DuPont Analysis is an extended examination of Return on Equity (ROE) of a company which analyses Net Profit Margin, Asset Turnover, and Financial Leverage. This analysis was developed by the DuPont Corporation in the year 1920.
The Return on Asset and Return on Equity are one of the most important considerations an investor takes while making an investment decision.
It gives an insight into how well a company is using its assets to generate revenue and determines the value it creates for its shareholders and investors.
However, these ratios still do not provide the whole picture. It is important to break down the components of ROA and ROE, and understand each of their current positions so that an investor can make a more informed decision.
Without breaking down the ROE, an investor can be duped into believing that a company is a good investment when, in reality, it’s not.
Hence, to break down the ROE components and understand each of their roles and effect on the ROE ratio, a DuPont Analysis is performed.
Understanding DuPont Analysis
A DuPont analysis is used to evaluate the component parts of a company’s return on equity (ROE). This allows an investor to determine what financial activities are contributing the most to the changes in ROE.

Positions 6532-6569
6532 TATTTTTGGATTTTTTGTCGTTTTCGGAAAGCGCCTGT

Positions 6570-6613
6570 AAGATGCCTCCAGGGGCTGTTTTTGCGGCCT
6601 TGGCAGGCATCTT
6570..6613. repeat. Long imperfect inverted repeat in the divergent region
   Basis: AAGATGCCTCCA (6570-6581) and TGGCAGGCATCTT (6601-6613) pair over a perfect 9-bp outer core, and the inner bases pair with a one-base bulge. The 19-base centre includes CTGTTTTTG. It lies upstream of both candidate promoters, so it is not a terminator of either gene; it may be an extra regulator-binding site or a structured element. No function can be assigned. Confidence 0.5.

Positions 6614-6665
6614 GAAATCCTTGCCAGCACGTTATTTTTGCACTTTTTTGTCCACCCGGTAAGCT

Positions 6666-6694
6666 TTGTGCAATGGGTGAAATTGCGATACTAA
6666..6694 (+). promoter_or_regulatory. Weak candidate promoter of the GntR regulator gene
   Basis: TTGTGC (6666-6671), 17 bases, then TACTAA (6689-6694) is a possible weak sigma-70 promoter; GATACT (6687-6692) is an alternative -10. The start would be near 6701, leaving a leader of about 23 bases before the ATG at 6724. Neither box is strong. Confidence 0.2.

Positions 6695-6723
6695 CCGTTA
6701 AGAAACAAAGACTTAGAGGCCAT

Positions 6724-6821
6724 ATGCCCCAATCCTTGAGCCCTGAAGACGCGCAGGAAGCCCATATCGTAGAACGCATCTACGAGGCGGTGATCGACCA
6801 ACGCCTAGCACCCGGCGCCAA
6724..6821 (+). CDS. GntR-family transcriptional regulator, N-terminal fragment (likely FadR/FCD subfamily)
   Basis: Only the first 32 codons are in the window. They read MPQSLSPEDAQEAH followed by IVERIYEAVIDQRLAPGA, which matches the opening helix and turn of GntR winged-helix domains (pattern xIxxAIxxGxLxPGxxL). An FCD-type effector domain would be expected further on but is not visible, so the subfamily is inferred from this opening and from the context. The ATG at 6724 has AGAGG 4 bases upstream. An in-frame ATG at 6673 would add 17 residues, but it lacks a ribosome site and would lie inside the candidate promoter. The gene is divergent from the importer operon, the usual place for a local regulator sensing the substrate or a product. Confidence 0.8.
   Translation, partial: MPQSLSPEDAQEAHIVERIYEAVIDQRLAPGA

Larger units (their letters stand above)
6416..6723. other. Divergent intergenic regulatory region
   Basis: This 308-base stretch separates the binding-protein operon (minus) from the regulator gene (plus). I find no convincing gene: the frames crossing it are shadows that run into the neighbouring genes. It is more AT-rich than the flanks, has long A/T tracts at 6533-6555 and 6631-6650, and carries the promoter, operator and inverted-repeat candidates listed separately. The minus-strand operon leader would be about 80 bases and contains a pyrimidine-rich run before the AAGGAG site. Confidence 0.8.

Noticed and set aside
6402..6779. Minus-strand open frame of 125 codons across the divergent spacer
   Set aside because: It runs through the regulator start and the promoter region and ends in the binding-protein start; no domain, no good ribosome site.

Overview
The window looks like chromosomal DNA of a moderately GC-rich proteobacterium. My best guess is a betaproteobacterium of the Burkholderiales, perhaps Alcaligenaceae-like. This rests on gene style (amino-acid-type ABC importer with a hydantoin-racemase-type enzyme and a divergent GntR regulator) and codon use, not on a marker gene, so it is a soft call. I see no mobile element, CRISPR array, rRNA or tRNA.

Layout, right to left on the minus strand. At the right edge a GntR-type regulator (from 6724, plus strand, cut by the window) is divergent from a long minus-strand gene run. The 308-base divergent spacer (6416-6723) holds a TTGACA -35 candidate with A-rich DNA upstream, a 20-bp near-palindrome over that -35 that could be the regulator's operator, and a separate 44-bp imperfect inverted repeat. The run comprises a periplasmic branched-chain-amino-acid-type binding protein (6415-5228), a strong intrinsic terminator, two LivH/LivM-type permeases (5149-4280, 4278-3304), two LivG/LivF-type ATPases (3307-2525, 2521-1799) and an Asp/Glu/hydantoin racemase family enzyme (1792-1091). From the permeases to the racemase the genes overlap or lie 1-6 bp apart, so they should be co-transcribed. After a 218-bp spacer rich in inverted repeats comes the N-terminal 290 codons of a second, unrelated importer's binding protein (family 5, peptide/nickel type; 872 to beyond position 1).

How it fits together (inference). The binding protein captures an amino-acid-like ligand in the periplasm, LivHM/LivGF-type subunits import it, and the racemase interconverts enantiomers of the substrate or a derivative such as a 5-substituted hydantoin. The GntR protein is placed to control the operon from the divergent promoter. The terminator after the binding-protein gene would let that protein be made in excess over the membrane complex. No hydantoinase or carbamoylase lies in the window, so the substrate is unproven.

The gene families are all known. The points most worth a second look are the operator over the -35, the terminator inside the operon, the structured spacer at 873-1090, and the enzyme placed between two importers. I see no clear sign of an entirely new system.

An investor can use analysis like this to compare the operational efficiency of two similar firms. Managers can use DuPont analysis to identify strengths or weaknesses that should be addressed.
The DuPont analysis is a framework for analyzing the fundamental performance of a business and is used in the present to compare the operational efficiency of two similar firms.
It is a technique that is used to decompose the different drivers of the return on assets and return on equity ratios.
The relation between Return on Assets and Du Pont Analysis
The DuPont analysis method breaks various components of business performance indicators into smaller parts.
This decomposition of performance metrics helps business owners and investors understand if all these smaller components are performing with their fullest efficiencies.
Return on Assets measures a company’s profitability as relative to its total assets. Assessing the individual performances of net profits and assets helps understand the company’s strengths and weaknesses.
It helps business owners improve their performance and helps investors make a more informed decision.
The two components of the Return on Asset ratios are net profits(income) and assets.
ROA = Net Income (profit)/ Total Assets
Net profit margin:
Profitmargin is one of the most important factors in breaking down ROA through the DuPont Analysis.
This financial figure depicts how much revenue or income, a business can generate after it pays for its production costs, including raw materials, employee wages, and product advertising.
Calculating net profit margin requires a business to add its net income to its interest income and then divide it by gross revenue.